Monday, January 25, 2010

Let's Go to the Fair


QUESTION: My uncle's dad founded Greyhound Bus, and he had this keepsake from the 1939 World's Fair.He claimed they made a ton of metal buses to give away, but never really put this tram into production. Have you seen one like this?

ANSWER: I get almost as many questions about souvenir items from the 1939 New York World’s Fair as there were items sold or given away at the Fair. Well, not really, but pretty many.

The item this person mentions–a small cast-iron Greyhound Bus tram–was one of over 25,000 different mementos made for the Fair. Fifty stands sold souvenirs–everything from postcards to guidebooks to view folders and books, as well as a myriad of novelties that gave "knick-knacks" a whole new meaning. Vendors also sold a myriad of pins. Orange and blue World’s Fair emblems graced the surfaces of every one of them.

The Fair opened on April 30 , 1939–the 150th anniversary of George Washington’s inauguration at Federal Hall in New York City. At 10:00 A.M. Mayor LaGuardia cut the ribbon at a dedication ceremony in the Temple of Religion. Trumpets heralded the procession of thousands of police officers and military men and public officials. And at 2:00 P.M. President Roosevelt dedicated the fair. Altogether, 60 nations and international organizations took part. Thirty-three states of the United States also had exhibits–and every one of them had giveaways and more deluxe souvenirs for sale.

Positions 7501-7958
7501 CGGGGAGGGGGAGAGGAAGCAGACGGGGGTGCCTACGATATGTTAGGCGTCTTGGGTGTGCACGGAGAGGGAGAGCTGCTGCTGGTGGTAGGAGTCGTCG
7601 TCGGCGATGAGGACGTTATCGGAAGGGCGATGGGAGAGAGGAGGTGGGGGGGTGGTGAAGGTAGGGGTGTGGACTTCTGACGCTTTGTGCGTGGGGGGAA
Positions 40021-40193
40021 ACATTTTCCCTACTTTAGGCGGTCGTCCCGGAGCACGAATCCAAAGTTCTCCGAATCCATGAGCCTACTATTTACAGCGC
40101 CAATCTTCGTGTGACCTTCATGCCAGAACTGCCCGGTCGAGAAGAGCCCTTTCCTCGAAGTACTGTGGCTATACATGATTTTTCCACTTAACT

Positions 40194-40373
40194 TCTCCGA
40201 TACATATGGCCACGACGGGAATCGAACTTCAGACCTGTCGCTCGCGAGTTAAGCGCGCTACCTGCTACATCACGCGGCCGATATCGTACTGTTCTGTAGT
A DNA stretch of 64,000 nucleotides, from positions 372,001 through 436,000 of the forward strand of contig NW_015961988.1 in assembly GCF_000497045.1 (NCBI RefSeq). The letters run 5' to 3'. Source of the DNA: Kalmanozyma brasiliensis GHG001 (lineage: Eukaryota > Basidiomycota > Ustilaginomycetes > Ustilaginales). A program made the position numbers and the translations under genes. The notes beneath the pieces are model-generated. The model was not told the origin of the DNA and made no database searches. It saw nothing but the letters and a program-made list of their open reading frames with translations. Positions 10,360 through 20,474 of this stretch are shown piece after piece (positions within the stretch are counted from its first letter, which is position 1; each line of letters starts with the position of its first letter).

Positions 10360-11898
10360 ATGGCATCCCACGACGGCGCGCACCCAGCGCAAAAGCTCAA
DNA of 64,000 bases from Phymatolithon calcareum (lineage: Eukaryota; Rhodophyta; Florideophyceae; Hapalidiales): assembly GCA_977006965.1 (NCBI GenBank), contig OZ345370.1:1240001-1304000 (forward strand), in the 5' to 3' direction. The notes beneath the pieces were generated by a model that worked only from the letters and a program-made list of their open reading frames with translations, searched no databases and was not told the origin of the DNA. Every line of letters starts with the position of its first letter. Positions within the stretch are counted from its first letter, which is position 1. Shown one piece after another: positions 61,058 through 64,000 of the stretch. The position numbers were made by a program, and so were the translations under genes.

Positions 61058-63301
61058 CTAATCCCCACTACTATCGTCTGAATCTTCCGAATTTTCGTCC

Why is it then that the New York World’s Fair’s souvenirs seem to stand out from the Pacific Exposition in San Francisco that same year and the Century of Progress Exposition in Chicago six years earlier? For one thing, the shear numbers of items–millions of them–flooded the U.S. and the world with mementos of the Fair. Every visitor, no matter their economic status, brought home something, from small toys like the Greyhound tram to three-legged folding cane/seats so visitors could take a rest while walking the Fair. There were also wallets, bracelets, woman’s compacts, snow globes, and thousands of pins. And for stamp collectors, the Fair offered first day covers, postmarked daily at special U.S. postal stations at the Fair.

Another reason the 1939 New York World’s Fair offered so much variety was that unlike previous world’s fairs of the 20th Century, it was truly a commercial phenomenon. There, housewives first got their first look at automatic washers, cooking mixes, and small appliances of all kinds. So the corporations who sponsored the Fair went all out to promote their new products–products of science and imagination.

So to answer the question above–have I seen such an item–probably not, but that doesn’t mean it didn’t exist and can be worth some good money in the very specialized World’s Fairs’ collectible market.

For more information about 1939 New York World’s Fair memorabilia, click here.

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